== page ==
I think when social media becomes a real asset is when it allows us to make initial contact with people that we wouldn’t otherwise meet. I have met some incredible people online and those relationships have blossomed into real life friendships. I think that social media and tech can be used as a powerful tool in making these connections.

When things go awry is when we as a society decide to live our lives exclusively from our screens, when all of our interactions are just online, and when we believe we have to “share” our experiences with the world in order for them to be valid. It’s when we start using tech and social media as more than a tool, as a vessel for how we live, when it becomes dangerous.

I speak on these topics frequently. I also host a podcast called, “SHIPS: The Vessels for a Meaningful Life” where I speak with experts in the mindful tech and digital wellness fields, where they share their takes on how we can achieve greater balance. The heart of the podcast is all about cultivating deep, meaningful relationships in the digital age. These have been incredibly fruitful conversations…I recommend checking them out at

There are a variety of experts working in this space. A good place to start to find some answers is and

I wish you the best in your journey and please feel free to reach out if I can be of any more assistance. We are all in this together!

All the best,

Patrick McAndrew
Actor, Speaker, Podcast Host


There is still a lot of niche and quality stuff online outside of the social media platforms luckily. You could pick and choose from here, make it your own way of browsing the web, and stay offline otherwise.

With regards to FB, Twitter et al. You could just add your own direct family, closest friends etc. so you can follow their feeds when you want and on your own terms. Just enough not to be left out completely. No need to interact, giving likes, commenting, sharing all the time.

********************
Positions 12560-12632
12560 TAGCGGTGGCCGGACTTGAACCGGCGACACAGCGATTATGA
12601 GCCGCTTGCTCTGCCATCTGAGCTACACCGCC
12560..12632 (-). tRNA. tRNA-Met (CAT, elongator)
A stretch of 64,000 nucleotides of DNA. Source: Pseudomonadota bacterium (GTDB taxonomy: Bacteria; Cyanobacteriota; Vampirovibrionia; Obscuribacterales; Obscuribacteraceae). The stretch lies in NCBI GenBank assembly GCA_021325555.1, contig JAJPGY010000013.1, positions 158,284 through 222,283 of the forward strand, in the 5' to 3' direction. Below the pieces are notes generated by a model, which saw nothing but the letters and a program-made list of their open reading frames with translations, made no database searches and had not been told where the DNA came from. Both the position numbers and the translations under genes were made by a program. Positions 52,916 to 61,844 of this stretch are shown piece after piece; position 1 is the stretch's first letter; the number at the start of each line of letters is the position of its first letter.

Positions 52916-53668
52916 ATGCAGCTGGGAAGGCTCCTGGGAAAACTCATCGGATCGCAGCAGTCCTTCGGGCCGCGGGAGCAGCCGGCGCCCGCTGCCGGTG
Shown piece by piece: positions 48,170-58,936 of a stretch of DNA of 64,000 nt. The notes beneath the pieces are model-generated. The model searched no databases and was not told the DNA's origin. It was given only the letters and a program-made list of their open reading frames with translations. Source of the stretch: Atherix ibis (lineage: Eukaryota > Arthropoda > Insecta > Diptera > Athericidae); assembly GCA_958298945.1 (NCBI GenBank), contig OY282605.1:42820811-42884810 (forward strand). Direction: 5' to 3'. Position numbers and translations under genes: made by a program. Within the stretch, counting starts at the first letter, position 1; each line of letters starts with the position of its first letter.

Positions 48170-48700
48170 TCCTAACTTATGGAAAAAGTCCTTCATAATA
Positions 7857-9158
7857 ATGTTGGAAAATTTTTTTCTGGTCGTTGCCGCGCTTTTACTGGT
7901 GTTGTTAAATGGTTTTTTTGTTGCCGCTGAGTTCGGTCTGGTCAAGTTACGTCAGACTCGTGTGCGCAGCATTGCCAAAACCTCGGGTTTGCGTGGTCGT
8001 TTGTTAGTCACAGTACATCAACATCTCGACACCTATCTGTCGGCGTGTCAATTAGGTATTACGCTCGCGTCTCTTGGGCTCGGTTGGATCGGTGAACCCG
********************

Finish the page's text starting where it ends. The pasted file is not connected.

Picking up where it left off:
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Do you think it’s possible to live social-media free, in a social-media saturated world?
Yes. I've never been a social media user, and this hasn't created any problem for me. There are plenty of other ways to maintain a connection with someone who's important to you, such as in-person, on the phone, or by email. Those ways still work. There's no significant difficulty in making a phone call or sending an email. If someone can't be bothered to make such an easy gesture of wanting to connect, then I probably won't be inclined to go much out of my way to connect with them either. If there are people who aren't particularly important to each other, then there's not much lost in not keeping in touch. I think that if people have a mutual interest in maintaining a friendship, then they'll just do it, without making it conditional on having to connect via this-or-that platform. It seems ok to me.


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Wise words indeed, Hans!

Absolutely. For every reason to use social media, I’ve found better reasons to use an alternate medium or to reconsider the connection at all.

A major exception is if you depend on it to build your own personal brand with a broader public.

It is definitely possible to avoid social media in the modern world: my son and daughter-in-law, middle-aged professionals, are doing it. As an early-adaptor of all things technical, I find their choice inconvenient for me, but that’s my problem, not theirs. The choice has to do with how many social connections you want and to what depth. Also how much time you have available for what might be superficial connections. I’ve learned a lot and made several read life friends thanks to FaceBook, but its increasing commercialization has become more annoying over the years.

Yes. Exactly what @hans said. I haven’t used social media in years and I’m not missing anything.